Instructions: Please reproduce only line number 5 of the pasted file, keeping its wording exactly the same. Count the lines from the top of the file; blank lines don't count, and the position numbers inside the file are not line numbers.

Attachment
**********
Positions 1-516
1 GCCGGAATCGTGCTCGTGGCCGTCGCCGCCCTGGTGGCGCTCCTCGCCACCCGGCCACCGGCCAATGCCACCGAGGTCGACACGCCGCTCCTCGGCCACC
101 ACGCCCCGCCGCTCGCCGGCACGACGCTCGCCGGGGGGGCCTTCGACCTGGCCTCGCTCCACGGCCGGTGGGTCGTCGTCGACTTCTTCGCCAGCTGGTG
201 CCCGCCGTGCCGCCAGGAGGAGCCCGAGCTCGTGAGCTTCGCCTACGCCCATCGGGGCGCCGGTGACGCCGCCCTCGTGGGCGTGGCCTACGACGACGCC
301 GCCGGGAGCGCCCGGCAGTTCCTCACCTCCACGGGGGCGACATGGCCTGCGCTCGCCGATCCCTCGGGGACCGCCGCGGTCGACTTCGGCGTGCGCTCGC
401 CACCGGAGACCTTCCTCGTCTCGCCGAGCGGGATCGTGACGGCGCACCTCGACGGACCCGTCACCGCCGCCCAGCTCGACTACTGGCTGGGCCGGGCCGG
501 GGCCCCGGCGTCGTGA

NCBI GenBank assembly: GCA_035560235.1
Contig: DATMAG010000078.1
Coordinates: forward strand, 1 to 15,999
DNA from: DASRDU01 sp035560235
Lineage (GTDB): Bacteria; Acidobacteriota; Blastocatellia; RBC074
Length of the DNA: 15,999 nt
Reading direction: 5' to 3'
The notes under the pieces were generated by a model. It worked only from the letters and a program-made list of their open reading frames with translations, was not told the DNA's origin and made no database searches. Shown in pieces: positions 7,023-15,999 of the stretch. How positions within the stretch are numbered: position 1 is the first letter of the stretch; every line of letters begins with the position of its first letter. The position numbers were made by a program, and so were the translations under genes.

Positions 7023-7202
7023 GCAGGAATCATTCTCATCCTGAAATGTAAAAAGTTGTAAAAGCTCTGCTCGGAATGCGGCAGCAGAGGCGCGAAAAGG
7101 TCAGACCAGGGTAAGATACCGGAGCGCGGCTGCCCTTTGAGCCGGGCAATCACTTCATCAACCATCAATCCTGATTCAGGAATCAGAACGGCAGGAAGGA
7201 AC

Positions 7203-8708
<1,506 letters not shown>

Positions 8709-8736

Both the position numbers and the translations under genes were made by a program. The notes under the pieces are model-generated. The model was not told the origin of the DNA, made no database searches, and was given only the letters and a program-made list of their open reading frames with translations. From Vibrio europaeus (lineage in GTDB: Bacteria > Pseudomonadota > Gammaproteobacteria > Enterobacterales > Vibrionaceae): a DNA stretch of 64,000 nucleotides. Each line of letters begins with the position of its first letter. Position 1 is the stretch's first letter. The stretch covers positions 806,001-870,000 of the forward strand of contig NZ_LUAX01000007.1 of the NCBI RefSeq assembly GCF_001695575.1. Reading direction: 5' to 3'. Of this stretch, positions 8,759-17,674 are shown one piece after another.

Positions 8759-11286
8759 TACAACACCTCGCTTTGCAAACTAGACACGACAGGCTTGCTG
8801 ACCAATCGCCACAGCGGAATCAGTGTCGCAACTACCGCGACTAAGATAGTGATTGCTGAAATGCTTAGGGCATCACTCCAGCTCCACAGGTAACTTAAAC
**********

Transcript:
301 GCCGGGAGCGCCCGGCAGTTCCTCACCTCCACGGGGGCGACATGGCCTGCGCTCGCCGATCCCTCGGGGACCGCCGCGGTCGACTTCGGCGTGCGCTCGC